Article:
- Lack of binding release is correlated with knee injury in most age groups
- Bindings must be professionally adjusted at the minimum at the start of the ski season, and more often if you are a high-frequency skier
- Get yourself in good skiing condition prior to the start of your ski season
In Northern California mountains it is snowing, ski resorts are open for business, and this week we started seeing the first real flow of patients with skiing related injuries in the office. We revisit an important topic today: skiers, check your bindings for proper release to reduce your knee injury risk.
Skis, boots, and bindings have changed dramatically over the last 40 years. It was believed that the main injury risk for skiers were fractures of the leg or ankle, and over time the design of skis, boots, and bindings has evolved to significantly reduce the risk of equipment related fractures. But an interesting thing then happened: as the risk of fractures went down the risk of knee ligament injuries went up. ACL tears in particular are estimated to occur in 70,000 skiers per year. There are several factors that lead up to the “why” but I would anecdotally say that in the clinic I do hear some common themes in the injured patient. It was an end of day run with less than ideal conditions, and the patient’s legs were fatigued. And from the equipment standpoint we often hear that the bindings didn’t release.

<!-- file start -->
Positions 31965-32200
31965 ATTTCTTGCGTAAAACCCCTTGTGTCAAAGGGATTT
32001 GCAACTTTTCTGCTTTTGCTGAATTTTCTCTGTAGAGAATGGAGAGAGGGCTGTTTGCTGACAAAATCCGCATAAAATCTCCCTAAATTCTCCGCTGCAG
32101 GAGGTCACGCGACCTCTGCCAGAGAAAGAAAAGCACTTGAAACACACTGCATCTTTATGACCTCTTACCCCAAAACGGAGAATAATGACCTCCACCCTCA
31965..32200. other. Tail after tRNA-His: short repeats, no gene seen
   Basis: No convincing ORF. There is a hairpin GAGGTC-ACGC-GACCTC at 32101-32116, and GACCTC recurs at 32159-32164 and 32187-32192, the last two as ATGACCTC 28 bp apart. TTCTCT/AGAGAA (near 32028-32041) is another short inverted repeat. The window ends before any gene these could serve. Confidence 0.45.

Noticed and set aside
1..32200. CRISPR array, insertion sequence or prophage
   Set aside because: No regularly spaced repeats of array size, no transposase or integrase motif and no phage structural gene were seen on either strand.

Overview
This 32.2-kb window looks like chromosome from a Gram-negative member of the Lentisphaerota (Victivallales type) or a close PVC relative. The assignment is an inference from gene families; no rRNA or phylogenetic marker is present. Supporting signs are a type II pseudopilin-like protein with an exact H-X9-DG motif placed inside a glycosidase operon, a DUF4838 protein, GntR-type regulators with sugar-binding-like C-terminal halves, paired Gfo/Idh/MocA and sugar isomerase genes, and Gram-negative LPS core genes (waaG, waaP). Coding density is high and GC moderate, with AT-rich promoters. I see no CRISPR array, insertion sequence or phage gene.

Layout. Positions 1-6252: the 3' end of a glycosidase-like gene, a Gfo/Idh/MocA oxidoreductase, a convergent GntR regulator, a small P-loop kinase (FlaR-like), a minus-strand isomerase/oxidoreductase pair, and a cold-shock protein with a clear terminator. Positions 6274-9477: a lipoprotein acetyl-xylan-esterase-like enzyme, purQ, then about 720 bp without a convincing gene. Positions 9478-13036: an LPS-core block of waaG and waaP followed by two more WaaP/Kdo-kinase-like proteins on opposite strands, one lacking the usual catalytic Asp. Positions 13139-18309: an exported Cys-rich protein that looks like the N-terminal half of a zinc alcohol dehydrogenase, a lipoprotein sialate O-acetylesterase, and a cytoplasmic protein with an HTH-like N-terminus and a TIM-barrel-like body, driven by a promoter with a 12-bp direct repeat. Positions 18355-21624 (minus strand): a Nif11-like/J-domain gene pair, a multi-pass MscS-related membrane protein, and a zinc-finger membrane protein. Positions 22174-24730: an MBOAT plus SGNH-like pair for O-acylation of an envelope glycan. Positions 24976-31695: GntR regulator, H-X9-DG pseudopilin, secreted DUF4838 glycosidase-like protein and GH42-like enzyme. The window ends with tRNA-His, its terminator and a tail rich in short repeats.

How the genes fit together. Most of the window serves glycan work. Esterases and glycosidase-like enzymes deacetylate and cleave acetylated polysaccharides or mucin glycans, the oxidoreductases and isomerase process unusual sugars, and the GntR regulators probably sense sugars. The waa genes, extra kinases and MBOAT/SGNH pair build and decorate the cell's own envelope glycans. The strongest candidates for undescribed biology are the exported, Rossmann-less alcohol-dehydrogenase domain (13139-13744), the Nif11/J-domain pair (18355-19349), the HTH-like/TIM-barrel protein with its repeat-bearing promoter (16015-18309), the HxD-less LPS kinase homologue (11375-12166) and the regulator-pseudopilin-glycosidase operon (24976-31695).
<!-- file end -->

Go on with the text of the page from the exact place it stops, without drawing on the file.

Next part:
Like most medical issues, the exact causes for knee injury in skiers is not black and white. For the scientifically inclined amongst you I would recommend you have a look at this excellent review study in the open source Orthopedic Journal of Sports Medicine. You can view the full text here. There are a few nice take-aways from the article. Younger skiers (less than 20 years old) reported that their binding did release at time of injury in 53.7% of the injuries but across all age groups the bindings released in only about 24.6% of all injuries. This study along with several others does not prove that the lack of binding release caused the knee injury but certainly it suggests a correlation. Furthermore, the lack of binding release seems to be more dangerous in some injury mechanisms like the “phantom foot” (happens when the skier falls backwards).
The experience from our orthopedic sports medicine clinic might be a bit different in other parts of the country but at least from what we are seeing I can suggest some simple tactics to reduce your chance of injuries this ski season.
- Get yourself into good skiing shape! My bias especially for young athletes is to avoid heavy weights and focus on power, core strength, and coordination. Click here for a simple set of exercises that utilizes body weight activities and can be done indoors or out. These are good for all age groups up to adults.
- Absolutely make sure your bindings are professionally adjusted, for novice skiers at the start of the ski season and for high-frequency skiers at a minimum a monthly check. You might also consider the Knee Binding, a new type of binding that allows for a binding release prior to the theoretic strain point leading to ACL tears.
- Finally, know your conditions! Resist the temptation to ski in bad snow, especially slush. You’re just asking for trouble.